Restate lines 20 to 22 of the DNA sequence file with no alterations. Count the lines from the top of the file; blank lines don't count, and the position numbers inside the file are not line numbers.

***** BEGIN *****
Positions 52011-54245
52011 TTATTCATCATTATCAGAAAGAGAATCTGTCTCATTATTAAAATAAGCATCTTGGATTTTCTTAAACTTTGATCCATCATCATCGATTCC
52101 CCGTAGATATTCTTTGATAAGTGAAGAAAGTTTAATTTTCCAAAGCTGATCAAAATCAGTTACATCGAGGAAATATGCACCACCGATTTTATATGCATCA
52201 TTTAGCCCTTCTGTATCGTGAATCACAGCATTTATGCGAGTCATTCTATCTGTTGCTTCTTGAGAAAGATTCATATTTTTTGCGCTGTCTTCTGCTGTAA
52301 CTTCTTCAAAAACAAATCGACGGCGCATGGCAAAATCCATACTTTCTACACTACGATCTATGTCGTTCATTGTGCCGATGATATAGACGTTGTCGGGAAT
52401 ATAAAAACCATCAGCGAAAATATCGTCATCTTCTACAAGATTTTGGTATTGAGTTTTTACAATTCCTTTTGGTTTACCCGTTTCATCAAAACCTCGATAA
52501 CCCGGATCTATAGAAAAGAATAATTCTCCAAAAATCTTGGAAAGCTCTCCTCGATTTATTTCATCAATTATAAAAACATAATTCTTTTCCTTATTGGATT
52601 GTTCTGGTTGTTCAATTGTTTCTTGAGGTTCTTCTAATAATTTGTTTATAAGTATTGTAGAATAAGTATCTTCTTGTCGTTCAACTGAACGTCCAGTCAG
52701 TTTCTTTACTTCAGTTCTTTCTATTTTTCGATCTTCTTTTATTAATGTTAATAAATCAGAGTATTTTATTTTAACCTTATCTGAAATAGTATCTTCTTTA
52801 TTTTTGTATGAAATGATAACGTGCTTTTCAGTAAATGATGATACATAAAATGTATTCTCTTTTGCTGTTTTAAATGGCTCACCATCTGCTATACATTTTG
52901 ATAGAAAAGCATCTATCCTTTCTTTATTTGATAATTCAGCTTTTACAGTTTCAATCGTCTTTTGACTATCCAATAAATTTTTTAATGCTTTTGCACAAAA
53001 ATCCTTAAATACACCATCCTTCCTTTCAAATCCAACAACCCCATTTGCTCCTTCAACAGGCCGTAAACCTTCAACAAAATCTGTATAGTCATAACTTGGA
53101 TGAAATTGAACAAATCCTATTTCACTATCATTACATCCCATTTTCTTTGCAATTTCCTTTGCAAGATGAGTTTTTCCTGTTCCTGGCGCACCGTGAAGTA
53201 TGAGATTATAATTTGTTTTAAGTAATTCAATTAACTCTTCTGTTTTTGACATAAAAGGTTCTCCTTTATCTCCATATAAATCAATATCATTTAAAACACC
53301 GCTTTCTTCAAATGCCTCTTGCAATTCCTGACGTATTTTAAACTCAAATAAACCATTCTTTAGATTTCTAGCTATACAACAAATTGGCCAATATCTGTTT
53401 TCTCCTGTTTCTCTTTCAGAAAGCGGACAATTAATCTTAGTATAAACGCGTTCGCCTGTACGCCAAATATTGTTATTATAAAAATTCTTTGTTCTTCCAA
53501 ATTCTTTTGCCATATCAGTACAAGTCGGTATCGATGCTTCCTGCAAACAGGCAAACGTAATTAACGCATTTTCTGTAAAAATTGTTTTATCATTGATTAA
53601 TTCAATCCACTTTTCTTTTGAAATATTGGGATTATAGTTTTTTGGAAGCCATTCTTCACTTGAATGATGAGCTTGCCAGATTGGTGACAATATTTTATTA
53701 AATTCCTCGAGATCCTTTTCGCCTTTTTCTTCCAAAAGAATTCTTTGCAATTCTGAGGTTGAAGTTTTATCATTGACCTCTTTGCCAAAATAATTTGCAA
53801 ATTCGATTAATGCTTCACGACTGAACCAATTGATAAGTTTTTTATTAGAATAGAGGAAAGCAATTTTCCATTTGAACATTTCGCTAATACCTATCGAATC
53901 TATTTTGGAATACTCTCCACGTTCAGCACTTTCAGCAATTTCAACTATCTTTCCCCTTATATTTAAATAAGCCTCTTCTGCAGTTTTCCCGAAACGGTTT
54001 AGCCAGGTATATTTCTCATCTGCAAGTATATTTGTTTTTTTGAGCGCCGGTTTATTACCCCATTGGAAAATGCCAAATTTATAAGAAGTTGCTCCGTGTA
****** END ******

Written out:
53801 ATTCGATTAATGCTTCACGACTGAACCAATTGATAAGTTTTTTATTAGAATAGAGGAAAGCAATTTTCCATTTGAACATTTCGCTAATACCTATCGAATC
53901 TATTTTGGAATACTCTCCACGTTCAGCACTTTCAGCAATTTCAACTATCTTTCCCCTTATATTTAAATAAGCCTCTTCTGCAGTTTTCCCGAAACGGTTT
54001 AGCCAGGTATATTTCTCATCTGCAAGTATATTTGTTTTTTTGAGCGCCGGTTTATTACCCCATTGGAAAATGCCAAATTTATAAGAAGTTGCTCCGTGTA